Патент USA US2123857код для вставки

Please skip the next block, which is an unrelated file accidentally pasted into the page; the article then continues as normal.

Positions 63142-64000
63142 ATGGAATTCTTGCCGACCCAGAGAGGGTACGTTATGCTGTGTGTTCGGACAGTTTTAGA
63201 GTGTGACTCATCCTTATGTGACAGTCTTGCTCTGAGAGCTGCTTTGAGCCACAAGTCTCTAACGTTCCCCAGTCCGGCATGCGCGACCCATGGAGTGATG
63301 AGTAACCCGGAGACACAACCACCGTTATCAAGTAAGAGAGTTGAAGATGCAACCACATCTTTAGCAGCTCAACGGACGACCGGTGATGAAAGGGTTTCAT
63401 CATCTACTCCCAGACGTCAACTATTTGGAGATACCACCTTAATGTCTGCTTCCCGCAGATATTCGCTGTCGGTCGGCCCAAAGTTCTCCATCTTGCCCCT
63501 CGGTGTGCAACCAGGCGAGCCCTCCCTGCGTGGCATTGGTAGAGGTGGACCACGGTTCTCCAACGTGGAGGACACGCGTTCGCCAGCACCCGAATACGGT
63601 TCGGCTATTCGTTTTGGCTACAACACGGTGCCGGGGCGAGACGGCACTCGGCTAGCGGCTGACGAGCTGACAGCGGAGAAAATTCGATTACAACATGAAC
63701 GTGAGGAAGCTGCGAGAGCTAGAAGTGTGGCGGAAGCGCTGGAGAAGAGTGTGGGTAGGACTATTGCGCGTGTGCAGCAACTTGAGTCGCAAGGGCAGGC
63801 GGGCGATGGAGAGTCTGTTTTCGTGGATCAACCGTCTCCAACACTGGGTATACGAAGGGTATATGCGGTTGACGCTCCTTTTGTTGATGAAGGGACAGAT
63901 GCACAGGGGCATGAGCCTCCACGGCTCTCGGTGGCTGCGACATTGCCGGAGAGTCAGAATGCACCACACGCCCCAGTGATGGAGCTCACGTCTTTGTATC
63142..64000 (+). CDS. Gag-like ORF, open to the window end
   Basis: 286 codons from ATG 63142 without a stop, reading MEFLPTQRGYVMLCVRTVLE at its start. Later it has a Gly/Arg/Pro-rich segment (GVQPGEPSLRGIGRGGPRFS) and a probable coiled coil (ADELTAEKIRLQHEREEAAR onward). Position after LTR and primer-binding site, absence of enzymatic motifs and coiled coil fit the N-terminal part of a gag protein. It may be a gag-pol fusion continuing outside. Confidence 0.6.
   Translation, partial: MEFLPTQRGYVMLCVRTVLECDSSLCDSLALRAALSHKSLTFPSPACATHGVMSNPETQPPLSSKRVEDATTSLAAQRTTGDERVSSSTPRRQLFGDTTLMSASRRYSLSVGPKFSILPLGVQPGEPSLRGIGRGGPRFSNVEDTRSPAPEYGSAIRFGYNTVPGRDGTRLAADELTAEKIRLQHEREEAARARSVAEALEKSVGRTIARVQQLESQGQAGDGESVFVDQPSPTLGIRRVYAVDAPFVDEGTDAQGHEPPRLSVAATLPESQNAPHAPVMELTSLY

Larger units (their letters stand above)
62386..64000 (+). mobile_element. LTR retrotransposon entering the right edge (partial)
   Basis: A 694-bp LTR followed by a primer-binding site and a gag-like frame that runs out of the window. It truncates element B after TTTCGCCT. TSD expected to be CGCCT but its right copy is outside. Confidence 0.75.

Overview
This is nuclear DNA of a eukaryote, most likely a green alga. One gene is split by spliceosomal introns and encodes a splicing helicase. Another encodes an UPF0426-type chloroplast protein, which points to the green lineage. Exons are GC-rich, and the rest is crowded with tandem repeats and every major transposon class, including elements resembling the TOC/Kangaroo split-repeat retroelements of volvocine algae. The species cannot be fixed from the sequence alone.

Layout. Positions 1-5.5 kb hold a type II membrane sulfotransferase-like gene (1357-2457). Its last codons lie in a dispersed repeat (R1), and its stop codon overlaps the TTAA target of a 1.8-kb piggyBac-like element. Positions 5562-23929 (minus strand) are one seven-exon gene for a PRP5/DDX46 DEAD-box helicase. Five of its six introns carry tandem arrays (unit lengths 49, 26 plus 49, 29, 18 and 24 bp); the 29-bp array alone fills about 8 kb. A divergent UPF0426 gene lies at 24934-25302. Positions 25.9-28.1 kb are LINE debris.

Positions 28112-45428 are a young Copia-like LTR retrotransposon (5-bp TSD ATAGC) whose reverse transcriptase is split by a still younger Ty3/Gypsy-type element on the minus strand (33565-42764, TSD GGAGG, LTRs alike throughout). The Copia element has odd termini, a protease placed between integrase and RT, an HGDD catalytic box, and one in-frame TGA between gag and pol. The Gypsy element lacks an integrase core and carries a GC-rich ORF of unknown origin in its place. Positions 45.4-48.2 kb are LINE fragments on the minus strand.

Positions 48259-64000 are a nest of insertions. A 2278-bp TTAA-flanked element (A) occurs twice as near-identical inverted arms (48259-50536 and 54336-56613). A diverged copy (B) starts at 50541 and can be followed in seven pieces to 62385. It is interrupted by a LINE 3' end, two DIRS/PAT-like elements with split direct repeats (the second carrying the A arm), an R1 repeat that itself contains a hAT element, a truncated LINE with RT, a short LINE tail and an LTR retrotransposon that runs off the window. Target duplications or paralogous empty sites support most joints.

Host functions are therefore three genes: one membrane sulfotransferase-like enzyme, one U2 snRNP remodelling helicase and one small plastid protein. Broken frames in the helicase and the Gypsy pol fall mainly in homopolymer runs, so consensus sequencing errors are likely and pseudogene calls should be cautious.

?atented July 12, 1938 2,123,857 UNITED STATES PATENT OFFICE 2,123,857 MANUFACTURE OF 1.3-DICHLOBO- AND L35-TRICHLOROBENZENES Johan Pieter Wibaut, Leonardus M. F. van de Lande, and Gerrit W. A. Wallagh, Amsterdam, Netherlands, minors to The Dow Chemical Company, Midland, Mich, a corporation of Michigan No Drawing. Application September 29, 1937, I Serial No. 166,344 6 Claims.‘ . (Cl- 260-161) This invention concerns a method of making 1,3-dichloro-' and 1,3,5-trichlorobenzenes by chlo rination of a lower chlorinated benzene, e. g. monochlorobenzene, or benzene itself. The pres 5 ent application is a continuation in part of our co-pending application, Serial No. 23,718, filed May 27, 1935. It is well known that under the conditions usually employed in chlorinating benzene, the 10 ?rst chlorine atom entering the benzene ring tends to direct the next entering chlorine atom to a position para or ortho thereto, with the chlorobenzene may successfully be chlorinated at high temperatures to produce Lil-dichloroben zene in a yield even higher than is reported in said British Patent No. 388,818 if certain con ditions hereinafter speci?ed are observed in car- 5 rying out the chlorination. We have further found that some‘ more highly chlorinated‘ com- pounds, including the compound 1,3,5-trichloro benzene, are obtained as by-products from such reaction. The invention, then, consists in the 10 method hereinafter fully described and particu larly pointed out in the claims. result that only a very small yield of 1,3-dichloro The chlorination of benzene or chlorobenzene or 1,3,5-trichlorobenzene is obtained. For in stance, when chlorobenzene is reacted with an is carried out according to the invention at tem- ‘ zene and 1 volume of chlorine is passed through evenly throughout the reacting mixture, heat peratures between 400° and 700° 0., preferably 15 equimolecular proportion of chlorine in the pres-. between 500° and 600° C., using not more than 0.1 ence of ferric chloride at a temperature below the molecular proportion of chlorine theoretically 100° C., a mixture of isomeric dichlorobenzenes, required to convert all of the benzene or chloro containing a major proportion of the para-iso benzene into dichlorobenzene, i. e. using not more 20 mer, a minor proportion of the ortho-isomer, and than 1 mole of chlorine per 10 moles of chlcro- 20 usually less than 2 per cent of the meta-isomerfis benzene or not more than 1 mole of chlorinlz- per obtained. When either the ortho- or para-di 5 moles of benzene. The employment of a chlorobenzene is further chlorinated, 1,2,4-tri higher proportion of chlorine in this reaction re chlorobenzene is formed as the principal trichlo-_ sults in excessive by~product formation, e. g. rinated product. An object of the present inven carbonization and tar formation, with resultant 25 tion is to provide a method whereby benzene or loss in yield of the desired products. monochlorobenzene may be chlorinated to pro The chlorination proceeds most smoothly when duce 1,3-dichloro- and 1,3,5-trichlorobenzene in carried out in the presence of a porous contact a relatively high yield. substance such as arti?cial graphite, pumice, "0 We are aware that British Patent No. 388,818, burned clay, charcoal, asbestos, etc. The func- 30 complete accepted March 6, 1933, sets forth that tion of this contact substance is not de?nitely when a vapor mixture of'2 volumes of chloroben known, but it appears to absorb and distribute r a silica tube of 2 centimeters diameter at 500° added to or generated by the reaction, thereby 3" C. and at a space velocity of 20 reciprocal min utes, 39.1 per cent of the applied chlorobenzene is converted into a mixture of isomeric dlchloro-. benzenes and 4 per cent into trichlorobenzenes; and that the mixture of dichlorobenzenes com 4 prises 51.8 per cent of the ortho-isomer, 25.7 per cent of the meta-isomer, and 22.5 per cent of the para-isomer. We have repeated this ex periment under the exact conditions speci?ed, but did not obtain the result reported by the 45 patent. Instead, the product of the experiment contained‘much tarry matter, some unreacted 50 preventing the formation of local hot spots in 35 the mixture and reducing the tendency toward carbonization and tar formation. For instance, arti?cial graphite, which is a better conductor of heat than pumice, is more eifective than pumice as a ‘contact substance in the process, although 40 either substance may be used. The presence of- chlorination catalysts oi’ the metal chloride type, c. g. FeCla, CuClz, etc., is preferably avoided in carrying out the chlorina tion, since we have found that such catalysts pro- 45 monochlorobenzene, and a small proportion of mote the formation of para-dichloro- and ortho dichlorobenzenes.’ Accordingly, the contact sub trichlorobenzenes. No dichlorobenzene could be stance employed in the process is one free, or isolated from the product. practically free, of such metal chlorides. In practising the invention, the reactants, e. g. 50 _ However, we have found that benzene or mono 2 2,123,857 benzene and chlorine, are preferably ?rst passed separately, but in continuous flow, through pre heaters wherein they are vaporized, if liquid, unreacted chlorobenzene ‘and fraction (3) con sisted largely of a mixture of isomeric dichloro benzenes. The intermediate fraction (2) was and heated to a temperature of 250° C. or higher. They then pass at the necessary rates of ?ow into a reaction chamber, heated to a temperature be tween 400“ and 700° C. and packed with a granu lar or ?brous contact substance of the type here inbefore mentioned, wherein they are mixed in procedure being that disclosed by Van der Lin den, Rec. Trav. Chim. 30, 366 (1913)) and the 10 the proportions already stated and reacted. However, the chlorine may, if desired, initially be dissolved in, or otherwise mixed with, the hen zene or chlorobenzene and the resultant mixture may be passed directly into the reaction cham 15 her. The chlorination reaction is exothermic and once started may sometimes be continued without further external heating, provided prop er precautions are observed to avoid excessive heat loss through radiation. ' The mixture issuing from the reactor is cooled su?iciently to' condense the organic components thereof and the residual hydrogen halide is passed onward to a suitable receiver and col lected as a valuable by-product. The condensate 25 is then fractionally distilled, whereby a mixture .of isomeric dichlorobenzenes, rich in 1,3-dichlo robenzene, and a smaller proportion of trichloro benzenes, rich in 1,3,5-trichlorobenzene, are ob 20 tained. The 1,3-dichlorobenzene and l,3,5-tri— ,30 chlorobenzene may be separated from their iso mers by successive distillations and crystalliza tions of the respective fractions containing the same. For instance, such dichlorobenzene mix ture may be iractionally distilled to obtain sub 35 stantially pure ortho-dichlorobenzene and a mix ture of meta- and para-dichlorobenzenes. The last mentioned mixture may be fractionally crys tallized to separate the para-dichlorobenzene (melting point 53° C.) from the meta-dichloro benzene (melting point below —15°»C.). agitated with 95 per cent concentrated sulphuric acid to remove the chlorobenzene therein (the residual dichlorobenzenes were combined with fraction (3), after which the latter was similarly treated with sulphuric acid and then analyzed. 10 The mixture of dichlorobenzenes consisted of approximately 21 per cent the ortho-isomer, 54 per cent the meta-isomer, and 24 per cent the para-isomer. Fraction (4) contained some 15 1,3,5-trichlorobenzene. Example 2 A solution of 0.25 gram mole of chlorine in 3 gram moles of chlorobenzene was passed in a period of 5 hours, through a reaction tube simi 20 lar to that described in Example 1, which tube was packed with granular pumice and heated over 50 centimeters of its length to 600° C. The re acted mixture was cooled to condense the organic components thereof and the condensate was treated as in Example 1' to separate the dichloro benzene fraction of the product. The mixture of isomeric dichlorobenzenes which was obtained consisted of approximately 15 per cent by weight ortho-, 60 per cent meta-, and 24 per cent para 30 dichlorobenzene. The over-all yield of dichloro benzenes was approximately 40 per cent of theo retical, based on the chlorine used. Instead‘ or employing chlorobenzene as a re actant ‘in the process, benzene itself may be 35 used, in which case chlorobenzene and a mix ture of isomeric dichlorobenzenes, rich in the meta-isomer, are the principal products. , ‘Other modes of applying the principle of our invention may be employed instead of those ex 40 , The following examples illustrate certain ways ' plained, change being made as regards the‘meth in which the principle of the invention has been 0d herein disclosed, provided» the step or steps applied, but are not to be construed as limiting stated by any of the 10110 \ claims or the equivalent of such stated step \or steps be em the invention. ' Example 1 Chlorine and chlorobenzene were passed sepa rately through preheaters, in one of which the chlorobenzene was vaporized and preheated to a temperature of about 250°—300° C., and in the other of which the chlorine was preheated to _ about the same temperature, The vapors then passed into a tubular reaction chamber, of 22 millimeters internal diameter, which was ?lled with granular pumice and heated over 50 centi meters of its length to approximately 500° C. The rates of chlorine and chlorobenzene passage were such that 0.6 gram moles of chlorine and ‘4.0 gram moles of chlorobenzene were passed into ‘the reaction chamber in 3 hours, i. e. the 60 molecular ratio of chlorine to chlorobenzene en tering the chamber was approximately 0.15‘. The vapors issuing from the reaction chamber were cooled suf?ciently to condense the chlorinated benzene contained therein. The condensate was 65 washed successively with a 10 per cent aqueous sodium hydroxide solution and water, dried, and i‘ractionaliy distilled at atmospheric pressure. Fractions distilling at the following temperatures were collected:-— 70 (1) 130.8-135° C.‘ (2) 135.0-170" C. (3) 170.0-185° C. (4) Higher temperatures. 75 fraction (1) above consisted almost entirely of ployed. ' ' ‘ We therefore particularly point out and dis tinctly claim as our invention: 1. The method which comprises passing I. mix ‘ture of an organic compound, selected from the class consisting of benzene and chlorobenzene, and chlorine in a proportion not exceeding 0.1 that theoretically required to convert said or ganic compound into dichlorobenzene, a reaction zone wherein it is heated to a tem 55 perature between 400' and ‘700° C. 2. The method which comprises reacting an organic compound selected from the class con sisting of benzene and chlorobenzene with chlo rine in amount not exceeding 0.1 that theoreti cally required to convert said organic compound into dichlorobenzene, the chlorination being car ried out at a temperature between 400' and 700' C. in the presence of a substantially inert porous material. I ' 3. The method which comprises passing a mix 05 ture of benzene and not more than 0.2 molecular equivalent of chlorine through a bed of a sub stantially inert porous material heated tos. tem-' perature between about 500° and about 600' C. 4. The method which comprises passing a. mix 70 ture of chlorobenzene and not more than 0.1 its molecular equivalent of chlorine through a bed 01.’ substantially inert porous material heated to a temperature between about 500' and about TI 600° C. 8,128,867 5. The method which comprises passing a mix; ture of benzene and not more than 0.2 molecular equivalent of chlorine through a bed of a sub stantially inert porous material heated to a tem perature between about 500° and about 600° 0., and thereafter separating‘ meta-dichlorobenzene from the product. - . 6. The method which comprises passing a mix ture of chlorobenzene and not more than 0.1 its 3 molecular equivalent of chlorine through a vbed of substantially inert porous material heated to a temperature between about 500° and about 600' C., and thereafter separating meta-dichloro benzene from the product. JOHAN PIE'I'ER WIBAUT. LEONARDUS M. F. VAN DI: LANDE. GERRIT W. A. WALLAGH.